U.S. beef producers gained a two year extension of zero-duty access to Europe’s market for high-quality, hormone-free beef. Shipments between August 2012 and July 2013 were worth approximately $212 million. The agreement was signed Monday in Geneva by Deputy U. S. Trade Representative Michael Punke, Lithuanian Ambassador Albinas Zananavičius and EU Ambassador Angelos Pangratis.
Under the extension, the EU will maintain its duty-free tariff rate quota for high-quality beef until August 2, 2015. The quota originally was established pursuant to the Memorandum of Understanding (MOU) between the United States of America and the European Commission Regarding the Importation of Beef from Animals not Treated with Certain Growth Promoting Hormones, at the Phase 2 quantity of 45,000 metric tons per year.
The original MOU was signed in 2009 in connection with the United States’ long-running dispute with the European Union over its ban on beef from cattle treated with certain growth-promoting hormones.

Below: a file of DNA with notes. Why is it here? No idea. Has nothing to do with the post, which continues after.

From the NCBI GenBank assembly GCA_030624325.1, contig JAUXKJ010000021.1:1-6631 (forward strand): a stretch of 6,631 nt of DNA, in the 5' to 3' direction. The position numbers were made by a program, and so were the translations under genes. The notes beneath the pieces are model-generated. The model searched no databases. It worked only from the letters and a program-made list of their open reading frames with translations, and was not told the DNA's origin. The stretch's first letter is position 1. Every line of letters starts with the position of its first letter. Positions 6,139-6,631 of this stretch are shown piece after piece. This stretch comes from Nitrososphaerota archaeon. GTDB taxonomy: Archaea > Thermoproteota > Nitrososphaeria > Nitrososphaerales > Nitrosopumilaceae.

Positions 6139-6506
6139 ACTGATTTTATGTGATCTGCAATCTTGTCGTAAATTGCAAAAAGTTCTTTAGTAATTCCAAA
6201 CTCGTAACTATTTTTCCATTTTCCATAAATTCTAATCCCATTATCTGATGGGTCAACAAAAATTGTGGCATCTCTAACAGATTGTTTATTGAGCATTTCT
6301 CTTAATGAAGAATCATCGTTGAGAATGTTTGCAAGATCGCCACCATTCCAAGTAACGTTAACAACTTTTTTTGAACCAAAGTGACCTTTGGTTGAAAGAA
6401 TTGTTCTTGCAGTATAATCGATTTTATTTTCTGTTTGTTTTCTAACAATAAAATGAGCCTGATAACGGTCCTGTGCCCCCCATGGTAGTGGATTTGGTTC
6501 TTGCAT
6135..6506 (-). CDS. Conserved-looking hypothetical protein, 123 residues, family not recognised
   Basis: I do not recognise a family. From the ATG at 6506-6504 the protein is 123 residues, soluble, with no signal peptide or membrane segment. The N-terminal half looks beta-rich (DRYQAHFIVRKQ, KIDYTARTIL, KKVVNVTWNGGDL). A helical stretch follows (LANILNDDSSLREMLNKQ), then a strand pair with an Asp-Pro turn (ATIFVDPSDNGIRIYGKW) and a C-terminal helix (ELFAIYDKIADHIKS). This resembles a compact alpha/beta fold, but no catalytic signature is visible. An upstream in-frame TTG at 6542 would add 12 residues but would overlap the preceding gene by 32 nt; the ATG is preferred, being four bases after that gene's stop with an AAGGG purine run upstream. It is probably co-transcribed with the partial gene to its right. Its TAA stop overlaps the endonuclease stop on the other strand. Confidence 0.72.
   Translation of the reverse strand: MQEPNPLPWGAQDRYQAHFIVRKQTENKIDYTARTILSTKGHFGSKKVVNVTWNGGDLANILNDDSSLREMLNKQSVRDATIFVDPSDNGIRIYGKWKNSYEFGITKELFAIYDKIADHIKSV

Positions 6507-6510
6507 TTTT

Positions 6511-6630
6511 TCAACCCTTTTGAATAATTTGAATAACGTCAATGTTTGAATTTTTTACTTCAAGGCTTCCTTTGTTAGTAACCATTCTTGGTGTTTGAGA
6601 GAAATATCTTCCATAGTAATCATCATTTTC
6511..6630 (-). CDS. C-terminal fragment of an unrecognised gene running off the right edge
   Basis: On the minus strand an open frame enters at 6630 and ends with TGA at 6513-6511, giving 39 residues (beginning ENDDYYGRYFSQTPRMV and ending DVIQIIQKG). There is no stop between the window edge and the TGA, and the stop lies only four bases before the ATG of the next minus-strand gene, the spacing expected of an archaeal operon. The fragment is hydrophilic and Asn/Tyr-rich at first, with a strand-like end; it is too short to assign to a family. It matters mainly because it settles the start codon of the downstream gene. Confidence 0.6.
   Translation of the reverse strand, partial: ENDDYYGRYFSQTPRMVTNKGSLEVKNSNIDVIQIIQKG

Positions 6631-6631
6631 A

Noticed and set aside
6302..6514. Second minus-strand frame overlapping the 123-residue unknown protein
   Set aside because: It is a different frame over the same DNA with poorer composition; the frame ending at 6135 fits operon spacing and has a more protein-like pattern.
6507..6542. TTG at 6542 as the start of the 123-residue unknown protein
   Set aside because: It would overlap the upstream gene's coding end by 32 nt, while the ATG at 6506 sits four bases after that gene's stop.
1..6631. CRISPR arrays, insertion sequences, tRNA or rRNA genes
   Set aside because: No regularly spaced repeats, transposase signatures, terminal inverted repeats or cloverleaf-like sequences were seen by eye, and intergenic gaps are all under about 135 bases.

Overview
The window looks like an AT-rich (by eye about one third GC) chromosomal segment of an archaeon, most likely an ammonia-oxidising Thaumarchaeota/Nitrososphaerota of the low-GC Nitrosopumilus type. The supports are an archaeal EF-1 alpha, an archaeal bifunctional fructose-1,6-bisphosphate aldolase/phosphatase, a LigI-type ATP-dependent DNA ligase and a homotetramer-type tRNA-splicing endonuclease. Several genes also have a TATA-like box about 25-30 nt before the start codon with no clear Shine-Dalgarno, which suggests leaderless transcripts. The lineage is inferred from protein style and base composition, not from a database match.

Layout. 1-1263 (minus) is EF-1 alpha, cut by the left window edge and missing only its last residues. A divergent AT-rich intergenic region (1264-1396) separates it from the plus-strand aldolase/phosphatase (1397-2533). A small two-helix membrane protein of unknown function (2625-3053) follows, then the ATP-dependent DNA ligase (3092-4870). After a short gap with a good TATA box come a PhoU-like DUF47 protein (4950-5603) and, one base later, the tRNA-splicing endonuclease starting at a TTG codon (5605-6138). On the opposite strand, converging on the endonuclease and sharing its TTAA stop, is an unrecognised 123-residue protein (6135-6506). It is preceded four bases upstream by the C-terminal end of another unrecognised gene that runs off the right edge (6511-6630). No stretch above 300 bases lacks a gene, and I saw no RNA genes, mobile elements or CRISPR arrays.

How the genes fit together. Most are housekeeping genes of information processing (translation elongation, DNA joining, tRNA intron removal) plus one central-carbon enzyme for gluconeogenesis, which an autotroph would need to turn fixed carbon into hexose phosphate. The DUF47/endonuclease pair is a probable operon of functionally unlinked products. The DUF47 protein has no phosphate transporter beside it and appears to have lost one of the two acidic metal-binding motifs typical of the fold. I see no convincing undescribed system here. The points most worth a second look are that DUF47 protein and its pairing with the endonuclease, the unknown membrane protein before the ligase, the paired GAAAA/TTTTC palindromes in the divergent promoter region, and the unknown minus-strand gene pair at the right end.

The USDA’s foreign Agricultural Service forecasts global beef production to increase in 2013, but North American beef production to decrease in the U.S., Canada and Mexico. Cattle inventories are expected to decrease in the U.S. and Mexico as well. Slight increases in head count are expected in Canada, which on Monday signed a free trade agreement with the E.U.
Year to date, U.S. beef exports are 12 percent lower than 2011 levels. Of major customers, Mexico is down 21 percent, Canada down 17 percent and South Korea down 26 percent. These declines are partially balanced by increased imports to Japan, Russia, Hong Kong and Vietnam.